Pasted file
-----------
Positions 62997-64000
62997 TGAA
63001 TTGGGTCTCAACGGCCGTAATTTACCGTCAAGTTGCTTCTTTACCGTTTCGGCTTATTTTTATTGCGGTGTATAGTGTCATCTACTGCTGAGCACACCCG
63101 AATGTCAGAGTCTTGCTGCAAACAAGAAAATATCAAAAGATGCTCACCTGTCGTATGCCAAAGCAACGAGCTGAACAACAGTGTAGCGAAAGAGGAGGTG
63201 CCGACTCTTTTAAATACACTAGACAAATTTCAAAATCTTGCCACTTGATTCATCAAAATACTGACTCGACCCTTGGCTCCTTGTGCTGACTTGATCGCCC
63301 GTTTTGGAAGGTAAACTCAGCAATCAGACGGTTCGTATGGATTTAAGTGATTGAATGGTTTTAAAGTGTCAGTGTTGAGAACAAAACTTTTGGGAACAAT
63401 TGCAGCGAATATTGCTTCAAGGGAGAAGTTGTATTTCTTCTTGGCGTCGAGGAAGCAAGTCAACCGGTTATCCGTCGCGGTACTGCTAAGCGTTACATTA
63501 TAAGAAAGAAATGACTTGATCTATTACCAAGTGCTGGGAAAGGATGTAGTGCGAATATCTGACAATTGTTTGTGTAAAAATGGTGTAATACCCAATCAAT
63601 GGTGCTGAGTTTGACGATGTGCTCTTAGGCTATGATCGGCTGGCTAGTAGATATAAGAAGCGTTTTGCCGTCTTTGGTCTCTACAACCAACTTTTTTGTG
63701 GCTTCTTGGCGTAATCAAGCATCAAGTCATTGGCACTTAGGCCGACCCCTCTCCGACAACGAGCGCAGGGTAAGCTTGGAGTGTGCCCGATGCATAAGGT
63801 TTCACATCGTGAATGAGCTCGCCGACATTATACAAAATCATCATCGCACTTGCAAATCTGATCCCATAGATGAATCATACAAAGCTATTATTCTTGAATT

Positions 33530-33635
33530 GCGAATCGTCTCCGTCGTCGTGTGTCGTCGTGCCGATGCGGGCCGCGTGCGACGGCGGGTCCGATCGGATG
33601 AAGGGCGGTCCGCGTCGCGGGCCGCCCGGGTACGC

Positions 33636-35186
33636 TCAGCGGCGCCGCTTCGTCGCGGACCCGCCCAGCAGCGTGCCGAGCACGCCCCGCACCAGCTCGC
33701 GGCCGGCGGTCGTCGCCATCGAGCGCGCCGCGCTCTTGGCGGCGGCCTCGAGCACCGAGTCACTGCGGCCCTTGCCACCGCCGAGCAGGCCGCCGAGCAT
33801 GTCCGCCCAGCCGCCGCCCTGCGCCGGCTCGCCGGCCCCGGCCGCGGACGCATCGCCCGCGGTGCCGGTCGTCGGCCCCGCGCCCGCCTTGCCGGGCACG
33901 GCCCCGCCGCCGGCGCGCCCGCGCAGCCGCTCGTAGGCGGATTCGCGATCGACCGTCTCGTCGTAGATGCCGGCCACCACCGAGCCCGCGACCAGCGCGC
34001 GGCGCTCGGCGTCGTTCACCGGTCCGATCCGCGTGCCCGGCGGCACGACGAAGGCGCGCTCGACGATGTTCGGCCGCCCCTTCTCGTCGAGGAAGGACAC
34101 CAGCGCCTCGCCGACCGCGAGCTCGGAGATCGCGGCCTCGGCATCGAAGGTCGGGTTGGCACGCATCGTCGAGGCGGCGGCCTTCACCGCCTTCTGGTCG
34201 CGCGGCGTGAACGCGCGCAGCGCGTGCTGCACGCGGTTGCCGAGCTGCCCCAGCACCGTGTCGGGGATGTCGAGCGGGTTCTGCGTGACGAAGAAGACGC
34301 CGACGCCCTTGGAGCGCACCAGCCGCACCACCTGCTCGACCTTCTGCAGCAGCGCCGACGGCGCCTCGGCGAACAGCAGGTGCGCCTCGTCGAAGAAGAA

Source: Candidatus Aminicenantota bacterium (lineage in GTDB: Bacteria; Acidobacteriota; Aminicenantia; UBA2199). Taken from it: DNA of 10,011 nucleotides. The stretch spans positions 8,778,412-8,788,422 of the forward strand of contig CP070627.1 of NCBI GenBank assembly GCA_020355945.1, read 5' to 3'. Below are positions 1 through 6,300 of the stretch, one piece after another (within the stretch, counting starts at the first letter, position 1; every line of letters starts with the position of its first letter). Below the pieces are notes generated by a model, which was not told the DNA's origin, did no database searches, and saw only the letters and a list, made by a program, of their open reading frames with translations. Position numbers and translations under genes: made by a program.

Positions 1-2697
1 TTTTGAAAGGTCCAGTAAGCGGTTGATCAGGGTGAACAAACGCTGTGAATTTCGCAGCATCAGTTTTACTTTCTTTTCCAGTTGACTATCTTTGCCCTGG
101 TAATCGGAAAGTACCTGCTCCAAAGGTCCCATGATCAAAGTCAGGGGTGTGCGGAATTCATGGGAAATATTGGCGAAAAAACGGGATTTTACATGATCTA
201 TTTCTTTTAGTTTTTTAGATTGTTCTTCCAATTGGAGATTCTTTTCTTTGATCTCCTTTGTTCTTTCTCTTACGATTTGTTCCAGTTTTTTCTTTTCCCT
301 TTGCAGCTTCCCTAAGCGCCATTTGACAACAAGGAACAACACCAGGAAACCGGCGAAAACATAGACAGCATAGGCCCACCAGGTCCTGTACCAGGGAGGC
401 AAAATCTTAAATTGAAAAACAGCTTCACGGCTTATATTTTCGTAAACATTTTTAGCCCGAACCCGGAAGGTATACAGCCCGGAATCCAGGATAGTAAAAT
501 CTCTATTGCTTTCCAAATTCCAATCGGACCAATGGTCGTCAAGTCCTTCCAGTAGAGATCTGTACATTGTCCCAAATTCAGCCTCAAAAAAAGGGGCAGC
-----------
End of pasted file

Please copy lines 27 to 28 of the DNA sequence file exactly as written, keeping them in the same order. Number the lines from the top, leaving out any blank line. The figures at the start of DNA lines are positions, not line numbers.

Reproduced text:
101 TAATCGGAAAGTACCTGCTCCAAAGGTCCCATGATCAAAGTCAGGGGTGTGCGGAATTCATGGGAAATATTGGCGAAAAAACGGGATTTTACATGATCTA
201 TTTCTTTTAGTTTTTTAGATTGTTCTTCCAATTGGAGATTCTTTTCTTTGATCTCCTTTGTTCTTTCTCTTACGATTTGTTCCAGTTTTTTCTTTTCCCT